Monday, April 28, 2008
My Ryan was 21 days old before I was able to hold him. TWENTY-ONE DAYS I sat and watched him breathe, or not as the case may be, watched him struggle for life. Watched him have surgery to close his PDA. Watched him puff up like the Stay Puff Marshmallow man after surgery. Watched him endure countless procedures, ventilators, and blood transfusions. Just watched him. Watched other moms hold, nurse, kangaroo care their babies.
For Twenty-one days I did everything I could to touch my babies with out causing them to stop breathing, I learned how to change their diapers, hold them down for blood draws, or procedures, anything to touch them and assure them I was there. For twenty-one days, they were just to unstable to hold.
We read in our Preemie book that babies sense of smell was very powerful, and they could certainly smell their Mothers. The book suggested wearing a washcloth next to your skin to let your scent penetrate the fabric, placing it in the incubator for the preemie to smell your presence. We did this. We also cut up some receiving blankets because our well intending nurses would clean out the boys isolettes and get sometimes get rid of the said washcloths.
It was torture. I wanted so desperately to hold and cuddle my children. But obviously, keeping them breathing was far more important than what I wanted.
We finally got our moment. Our Nurse Cindy was brave and decided that this was going to be the day. I don't think everyone in the NICU had her confidence that this was the right time to try.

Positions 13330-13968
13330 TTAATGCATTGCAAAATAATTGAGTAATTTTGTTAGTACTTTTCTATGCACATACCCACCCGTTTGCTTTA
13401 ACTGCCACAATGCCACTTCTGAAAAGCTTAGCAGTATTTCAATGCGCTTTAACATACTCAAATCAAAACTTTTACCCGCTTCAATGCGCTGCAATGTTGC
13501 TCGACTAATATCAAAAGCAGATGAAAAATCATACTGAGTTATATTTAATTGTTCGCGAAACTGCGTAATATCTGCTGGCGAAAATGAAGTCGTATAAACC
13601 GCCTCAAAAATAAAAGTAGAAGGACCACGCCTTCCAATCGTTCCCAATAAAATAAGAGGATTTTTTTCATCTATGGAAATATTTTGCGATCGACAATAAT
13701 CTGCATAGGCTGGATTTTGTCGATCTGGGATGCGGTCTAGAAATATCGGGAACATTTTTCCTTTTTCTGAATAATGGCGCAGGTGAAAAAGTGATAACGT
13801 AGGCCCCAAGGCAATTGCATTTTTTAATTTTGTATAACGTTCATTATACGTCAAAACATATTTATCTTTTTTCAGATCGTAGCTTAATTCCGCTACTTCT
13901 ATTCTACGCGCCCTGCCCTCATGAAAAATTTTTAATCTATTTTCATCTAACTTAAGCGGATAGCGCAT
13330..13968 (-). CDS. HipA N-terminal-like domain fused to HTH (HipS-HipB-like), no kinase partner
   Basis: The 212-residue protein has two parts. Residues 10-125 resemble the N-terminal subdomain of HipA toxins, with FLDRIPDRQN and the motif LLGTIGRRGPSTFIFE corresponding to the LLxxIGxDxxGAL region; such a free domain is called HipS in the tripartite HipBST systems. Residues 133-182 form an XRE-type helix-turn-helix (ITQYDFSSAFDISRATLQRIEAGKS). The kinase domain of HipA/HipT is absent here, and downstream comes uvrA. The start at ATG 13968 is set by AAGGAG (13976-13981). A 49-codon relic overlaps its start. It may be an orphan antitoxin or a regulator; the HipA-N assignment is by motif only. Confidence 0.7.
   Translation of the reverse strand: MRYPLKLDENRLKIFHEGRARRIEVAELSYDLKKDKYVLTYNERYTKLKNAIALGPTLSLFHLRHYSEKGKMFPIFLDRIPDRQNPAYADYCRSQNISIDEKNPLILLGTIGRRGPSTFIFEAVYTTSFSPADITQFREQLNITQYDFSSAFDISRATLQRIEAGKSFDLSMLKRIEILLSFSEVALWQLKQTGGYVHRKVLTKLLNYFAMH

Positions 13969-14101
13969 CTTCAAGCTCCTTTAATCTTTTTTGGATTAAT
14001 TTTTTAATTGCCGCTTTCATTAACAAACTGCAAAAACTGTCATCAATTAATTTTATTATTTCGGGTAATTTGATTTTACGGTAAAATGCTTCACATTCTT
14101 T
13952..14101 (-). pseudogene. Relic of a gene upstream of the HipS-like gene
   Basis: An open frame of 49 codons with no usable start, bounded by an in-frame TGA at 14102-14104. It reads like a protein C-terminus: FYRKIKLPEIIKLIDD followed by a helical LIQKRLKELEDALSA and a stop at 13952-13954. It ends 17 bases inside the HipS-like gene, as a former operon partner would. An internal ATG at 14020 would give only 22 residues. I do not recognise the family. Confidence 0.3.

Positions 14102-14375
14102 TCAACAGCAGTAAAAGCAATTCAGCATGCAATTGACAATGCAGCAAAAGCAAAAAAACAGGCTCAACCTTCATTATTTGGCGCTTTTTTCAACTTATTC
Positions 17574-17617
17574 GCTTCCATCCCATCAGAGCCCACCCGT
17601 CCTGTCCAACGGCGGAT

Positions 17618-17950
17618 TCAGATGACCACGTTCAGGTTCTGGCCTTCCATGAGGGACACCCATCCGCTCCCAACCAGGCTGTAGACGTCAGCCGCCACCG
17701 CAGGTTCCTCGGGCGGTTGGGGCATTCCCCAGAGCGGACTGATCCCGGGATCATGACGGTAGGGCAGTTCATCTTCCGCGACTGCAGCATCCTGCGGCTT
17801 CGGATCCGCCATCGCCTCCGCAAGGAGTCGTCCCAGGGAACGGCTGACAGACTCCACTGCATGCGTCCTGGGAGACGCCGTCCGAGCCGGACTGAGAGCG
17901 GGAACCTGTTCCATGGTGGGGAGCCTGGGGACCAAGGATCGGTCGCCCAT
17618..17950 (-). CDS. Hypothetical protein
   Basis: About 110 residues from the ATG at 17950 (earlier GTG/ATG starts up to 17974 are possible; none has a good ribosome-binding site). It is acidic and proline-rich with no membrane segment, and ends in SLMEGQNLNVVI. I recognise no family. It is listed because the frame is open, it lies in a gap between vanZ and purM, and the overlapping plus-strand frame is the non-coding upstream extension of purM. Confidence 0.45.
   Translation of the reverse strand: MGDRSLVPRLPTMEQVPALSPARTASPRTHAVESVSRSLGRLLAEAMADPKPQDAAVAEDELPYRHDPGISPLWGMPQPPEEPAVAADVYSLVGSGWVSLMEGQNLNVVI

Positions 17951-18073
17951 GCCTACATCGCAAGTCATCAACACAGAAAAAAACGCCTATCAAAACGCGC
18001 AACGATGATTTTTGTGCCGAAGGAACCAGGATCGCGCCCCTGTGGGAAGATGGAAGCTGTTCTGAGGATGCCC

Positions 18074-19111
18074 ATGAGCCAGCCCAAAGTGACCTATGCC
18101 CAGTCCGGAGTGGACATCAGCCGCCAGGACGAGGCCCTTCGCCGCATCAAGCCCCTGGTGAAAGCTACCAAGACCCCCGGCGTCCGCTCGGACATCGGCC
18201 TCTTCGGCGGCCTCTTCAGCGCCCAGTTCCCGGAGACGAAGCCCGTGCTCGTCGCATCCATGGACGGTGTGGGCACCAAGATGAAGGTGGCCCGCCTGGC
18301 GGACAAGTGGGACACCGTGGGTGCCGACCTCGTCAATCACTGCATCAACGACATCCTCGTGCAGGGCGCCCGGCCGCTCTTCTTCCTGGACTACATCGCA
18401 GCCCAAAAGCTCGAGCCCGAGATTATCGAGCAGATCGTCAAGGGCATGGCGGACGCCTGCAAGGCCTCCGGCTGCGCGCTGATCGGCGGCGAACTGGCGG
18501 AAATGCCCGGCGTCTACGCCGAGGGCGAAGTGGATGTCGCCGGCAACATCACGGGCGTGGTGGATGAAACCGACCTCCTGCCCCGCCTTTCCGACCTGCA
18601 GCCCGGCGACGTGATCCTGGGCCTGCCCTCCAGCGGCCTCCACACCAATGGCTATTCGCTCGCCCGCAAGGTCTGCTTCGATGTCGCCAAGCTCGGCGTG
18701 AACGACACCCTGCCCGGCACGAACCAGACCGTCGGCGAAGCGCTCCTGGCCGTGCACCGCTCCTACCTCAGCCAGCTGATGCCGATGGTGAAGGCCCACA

As we made the transfer from the bed to my arms. Ryan had a major desaturation in his oxygen levels and the attempt was almost aborted.
On the left, is the Respiratory Therapist, and Nurse Cindy is on the right, what you can't see is the Attending Doctor, Evan's Nurse, the Fellow, the Resident all standing nearby, watching, waiting, hoping they did not have to jump in a rescue Ryan.
We made the transfer, and I carefully held Ryan. After he settled in, his O2 levels stabilized, and the "team" breathed a little easier too.
Ryan clung to my finger and sucked contentedly on his breathing tube for a half an hour. My joy in finally getting to hold this precious little thing was indescribable, and only dampened by poor Evan lying alone in his isolette. (Where he would stay for another two weeks)
Saturday, April 26, 2008
Wednesday, April 23, 2008
I'm sure this is payback because I was just telling someone the other day that Ryan and Evan almost never have fevers. I've got to remember to knock on wood more.
Poor little one, all he wanted to do today was cuddle and read books. Usually we are up and out of the house by 8:30 gone until naps and the day flies by. The thought of staying home all day gives me cold sweats. Those few rainy days this winter, almost had me lose my mind. But for some reason today, the time just flew by. And most of that time was spent cuddled on the couch with blankets and books. Go figure.
Evan was so sweet, he'd come read a book or two with us, then run off to play with something, come back cuddle, read, and he'd be off again. Just checking in, but he had lots of playing to do.
There is something extra sweet about a sick
We don't have the luxury of days spent on the couch very often, nor do the boys want to spend days sitting around all day, unless they are sick. So, even though I got nothing done today, spent all of nap time cleaning up from breakfast and lunch, emptying the dishwasher, showering and eating lunch myself. It was time well spent.
And, I'm sure tomorrow, it'll be all three of us cuddled on the couch, burning up with fever, because that's how it is with twins.
Monday, April 21, 2008
Thursday, April 17, 2008
Fifteen years ago today, Scott and I were married. It's hard to believe that its been Fifteen years. (Except that its not even 8:30 and Scott is asleep on the couch.)